The Best Guide to Cable Packages and Alternatives

Shaw Cable Packages

Shaw Cable packages are provided by Shaw Communications, a company based and operated in western Canada.

The history of Shaw cable packages is an interesting one, and in many ways mirrors that of Rogers Cable in eastern Canada. Having built up a de facto monopoly over cable in western Canada, Shaw cable was criticised for a long time with using internet overcharging schemes and predatory pricing. However, in recent years, Shaw customers have seen an increase in service and in value.

The changes come from three things. First, there has been an increase in competition because of the rise of Telus Communications. This company competes directly with Shaw Cable in its traditional regions, and has caused Shaw to potentially lose customer support. Second, there has been a rise in satellite television usage. Satellite television provides programming at lower rates than cable, once the hardware costs have been met. Finally, Shaw and Rogers have recently abandoned their non-competition agreement, with Shaw striking into eastern Ontario, Rogers’ traditional territory.

As a result, Shaw Cable has launched price wars against its competition, leading to lower prices. It has also created better tech support services value, including improved tech support service. Together with a recent battle against the federal government about usage caps, Shaw Cable has again become a company that values the opinion of the people who use its cable packages.

Shaw Cable Bundles

Shaw cable packages are slighting different than those provided by most cable companies. While most companies provide tiers of service, in which each service scales along with the other services, Shaw Cable provides a basic package that you can add to according to your taste. They have a Standard cable package that offers each of the following options:

  • Television: 40 channels, including 12 high definition cable channels. Two cable boxes are included.
  • Internet: 50 MBs of high speed internet using a broadband connection.
  • Telephone: Free calling to other Shaw customers. Free call display.

The Shaw-to-Shaw feature is a holdover from the somewhat pushy attitude that got Shaw into so much trouble, but the rest of the package is quite reasonable. This starting package costs $99, and will serve all of your telecommunications need. The speed of the internet service is especially impressive for a basic bundle.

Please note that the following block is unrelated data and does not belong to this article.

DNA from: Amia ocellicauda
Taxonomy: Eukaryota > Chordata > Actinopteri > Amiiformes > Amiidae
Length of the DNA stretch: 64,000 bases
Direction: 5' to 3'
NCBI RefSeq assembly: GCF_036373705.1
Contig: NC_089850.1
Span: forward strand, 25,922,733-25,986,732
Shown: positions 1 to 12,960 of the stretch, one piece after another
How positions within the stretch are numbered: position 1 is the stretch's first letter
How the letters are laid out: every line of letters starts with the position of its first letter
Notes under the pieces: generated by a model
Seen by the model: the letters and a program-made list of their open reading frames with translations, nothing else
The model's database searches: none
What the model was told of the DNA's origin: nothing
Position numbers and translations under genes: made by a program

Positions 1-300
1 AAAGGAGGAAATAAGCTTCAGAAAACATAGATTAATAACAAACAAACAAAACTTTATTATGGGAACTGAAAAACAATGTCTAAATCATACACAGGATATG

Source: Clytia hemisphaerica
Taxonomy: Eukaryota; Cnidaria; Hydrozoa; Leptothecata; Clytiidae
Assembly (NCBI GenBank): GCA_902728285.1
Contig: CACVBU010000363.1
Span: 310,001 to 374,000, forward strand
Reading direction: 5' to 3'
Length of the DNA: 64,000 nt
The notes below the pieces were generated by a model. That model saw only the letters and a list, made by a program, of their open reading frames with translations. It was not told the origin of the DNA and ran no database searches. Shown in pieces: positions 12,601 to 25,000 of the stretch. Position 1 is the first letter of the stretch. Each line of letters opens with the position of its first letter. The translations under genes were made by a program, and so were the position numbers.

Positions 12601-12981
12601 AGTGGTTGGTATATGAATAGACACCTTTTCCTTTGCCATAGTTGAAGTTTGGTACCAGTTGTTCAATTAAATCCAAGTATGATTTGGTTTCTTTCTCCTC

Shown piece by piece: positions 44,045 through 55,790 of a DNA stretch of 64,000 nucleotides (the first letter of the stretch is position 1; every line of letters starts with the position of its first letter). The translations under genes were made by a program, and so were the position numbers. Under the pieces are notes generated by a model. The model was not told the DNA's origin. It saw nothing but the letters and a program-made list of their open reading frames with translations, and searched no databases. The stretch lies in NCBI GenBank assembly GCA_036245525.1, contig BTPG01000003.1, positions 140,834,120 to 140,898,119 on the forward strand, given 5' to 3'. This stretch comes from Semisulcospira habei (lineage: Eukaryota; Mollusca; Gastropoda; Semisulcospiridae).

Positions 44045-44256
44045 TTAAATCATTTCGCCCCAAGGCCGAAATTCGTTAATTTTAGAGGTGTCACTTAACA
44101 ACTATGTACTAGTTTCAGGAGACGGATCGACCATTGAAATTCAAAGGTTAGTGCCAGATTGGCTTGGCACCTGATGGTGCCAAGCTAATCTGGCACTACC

In addition, you can add services to this package, depending on your individual needs:

  • Television: You can add an array of television packages to your service, each costing $5 or $10 more per month.
  • Internet: You can lower or raise your internet speed, reducing your cost by up to $20 or increasing it up to $60.
  • Telephone: You can pay $20 for an 1000 minutes to an array of countries and unlimited calling to Canada and the United States. You can also cut the telephone entirely for a savings of $15.

Note that Shaw only offers television-internet and television-internet-phone bundles. You can’t purchase a television-telephone or internet-phone package with them.


Shaw Communications also offers a number of non-bundled services. At first, these look like good bargains, and you might even wonder why one would even buy a bundle, when the components seem to be so inexpensive separately.

The reason is that, unlike the bundles, purchasing individual elements involves an introductory price. For example, getting their “digital package” costs $39.95 upfront, but after six months, the amount jumps up to $69.95, an increase of 75%. Basically, Shaw is really trying to sell their bundles right now, and they will even recommend you purchase them right as you try to purchase individual elements.

One thing also to be aware of is that Shaw has oddly named its cable television packages. They have two packages (to which you can add more channels), the “High Definition TV” package and the “Digital Television” package. What is strange is that their “Digital Television” package includes some high definition channels. I’m unsure of the history of this misnomer, but it may be that they at some point decided to shift some HDTV channels into their digital package, but didn’t want to change the name to prevent branding issues.

In addition, Shaw Communications offers a basic cable package for $29.95 for the first six months and then $38.95 from then on. This is the basic cable service that Shaw is required to provide by law. Curiously, unlike most componies, they don’t hide this service, but advertise it and moreover, offer a deal for signing up. One can see the effects of competition here, as Shaw is trying to build a relationship with new customers, even when those new customers aren’t initially profitable.


Shaw Communications offers a range of attractive cable packages offering internet, television and telephone service. Their bundles are actually very reasonably priced, though you can see them trying to corner the market a bit with Shaw-to-Shaw savings and effectively making non-bundles unaffordable. Nonetheless, they are becoming a reasonable alternative, having chosen to provide better options and service now that they are facing tougher competition.

More information can be found on their official site.